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An intro to Digital Signage


Digital signage is made up from different parts working together.

While hard to define, there are some indispensable components present across the board, such as hardware, software, connectivity and content. By Hardware we mean the physical components necessary (which change depending on the ultimate function of the product) — screens, printers, keyboards, media players, network components, etc; Software is a general term for the various programs used to operate the device, and it includes the content and device management system(s); Connectivity, which is how digital signs connect back to the source, can use Wi-Fi, hard line or mobile technologies and finally Content actually involves the highest ongoing cost with this kind of product, since there is a continuous need to create fresh and relevant content.

And so, these components work together in order to get the message across. Whether it be advertising, emphasising a specific product or promotion, wayfinding… the list is endless, due to digital signage’s vast scope of applicability.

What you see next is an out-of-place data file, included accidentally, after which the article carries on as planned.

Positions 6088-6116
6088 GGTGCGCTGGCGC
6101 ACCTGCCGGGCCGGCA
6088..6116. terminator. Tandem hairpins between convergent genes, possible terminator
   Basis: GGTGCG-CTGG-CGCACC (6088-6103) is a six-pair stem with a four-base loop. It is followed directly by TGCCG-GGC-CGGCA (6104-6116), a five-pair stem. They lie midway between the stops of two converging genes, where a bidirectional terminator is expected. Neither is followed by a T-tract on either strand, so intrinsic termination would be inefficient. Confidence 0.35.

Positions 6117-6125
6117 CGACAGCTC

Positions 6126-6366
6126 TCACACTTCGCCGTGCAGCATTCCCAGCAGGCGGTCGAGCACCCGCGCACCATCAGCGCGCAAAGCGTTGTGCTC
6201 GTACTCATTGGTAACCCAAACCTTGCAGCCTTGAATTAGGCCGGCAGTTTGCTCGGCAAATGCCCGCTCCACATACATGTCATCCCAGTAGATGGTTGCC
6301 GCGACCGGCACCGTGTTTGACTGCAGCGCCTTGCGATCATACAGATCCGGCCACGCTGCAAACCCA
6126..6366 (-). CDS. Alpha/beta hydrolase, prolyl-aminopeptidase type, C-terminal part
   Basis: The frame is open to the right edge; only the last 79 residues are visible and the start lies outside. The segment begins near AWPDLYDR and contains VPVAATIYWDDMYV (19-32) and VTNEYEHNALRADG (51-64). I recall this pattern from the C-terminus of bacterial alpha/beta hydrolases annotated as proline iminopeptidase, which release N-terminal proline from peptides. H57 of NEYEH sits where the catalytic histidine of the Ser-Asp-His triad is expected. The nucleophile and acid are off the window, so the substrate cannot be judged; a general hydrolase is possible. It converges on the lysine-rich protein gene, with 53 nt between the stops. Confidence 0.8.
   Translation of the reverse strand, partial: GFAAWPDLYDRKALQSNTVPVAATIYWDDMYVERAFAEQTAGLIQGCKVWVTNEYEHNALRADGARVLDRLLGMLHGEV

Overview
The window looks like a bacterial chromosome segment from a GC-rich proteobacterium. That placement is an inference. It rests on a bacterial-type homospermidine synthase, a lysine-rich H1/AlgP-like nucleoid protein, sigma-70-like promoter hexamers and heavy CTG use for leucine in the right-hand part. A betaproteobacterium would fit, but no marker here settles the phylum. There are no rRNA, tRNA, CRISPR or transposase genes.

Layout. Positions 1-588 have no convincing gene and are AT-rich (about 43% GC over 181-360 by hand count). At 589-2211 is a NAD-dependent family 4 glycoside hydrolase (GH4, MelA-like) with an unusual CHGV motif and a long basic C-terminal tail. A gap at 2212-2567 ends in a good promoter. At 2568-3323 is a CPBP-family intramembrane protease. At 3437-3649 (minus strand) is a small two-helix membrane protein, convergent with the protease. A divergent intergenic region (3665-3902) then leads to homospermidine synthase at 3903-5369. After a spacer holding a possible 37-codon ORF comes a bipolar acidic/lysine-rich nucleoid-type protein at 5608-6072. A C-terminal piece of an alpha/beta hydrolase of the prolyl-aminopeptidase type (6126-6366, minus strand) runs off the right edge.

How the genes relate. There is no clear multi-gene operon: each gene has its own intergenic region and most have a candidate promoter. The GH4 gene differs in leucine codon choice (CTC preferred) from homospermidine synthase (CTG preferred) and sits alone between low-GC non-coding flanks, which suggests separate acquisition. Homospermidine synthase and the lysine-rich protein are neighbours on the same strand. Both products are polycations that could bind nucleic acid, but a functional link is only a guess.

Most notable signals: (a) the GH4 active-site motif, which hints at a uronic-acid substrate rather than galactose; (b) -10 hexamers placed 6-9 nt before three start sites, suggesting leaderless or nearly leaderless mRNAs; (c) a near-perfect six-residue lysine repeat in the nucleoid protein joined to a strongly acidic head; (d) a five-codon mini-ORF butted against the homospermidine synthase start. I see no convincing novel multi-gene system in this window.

But what is Digital Signage?

Digital signage is commonly perceived as electronic signage or information presented dynamically.

While there is some discussion regarding its definition due to its broad applicability, there is no question that now it can be found anywhere. Restaurants, retail stores, airports, museums, stadiums and hotels (to name but a few) have adopted digital signage as an effective way to communicate with their customers directly and dynamically, since managing content has immediate results.

However, being ubiquitous, this term serves as signifier for different technologies used with various purposes. Digital signage can be described as a sub-segment of signage, where the message (digital content) is conveyed using a digital interface (such as LCD, LED or Projection). As was mentioned before, they can be found anywhere from transportation systems to public spaces and even corporate buildings, assisting with wayfinding, exhibitions, marketing or advertising.

In short, digital signage means that a screen (of any size) is displaying content (of any kind) for a particular purpose.

Adding to this, it also provides dayparting, which means that one display can have content changing throughout the day, to target different needs (for instance, a coffee ad in the morning and a small movie trailer at night).

Until recently, the only available interface was static and unresponsive, which meant that it was expensive to change, hard to adapt in a timely manner, and had a significant environmental impact.

While the initial cost for digital displays is reasonably higher, its versatility, adaptability and displays both impactful and eye-catching have a proven Return on Investment.


Beatriz Eiras

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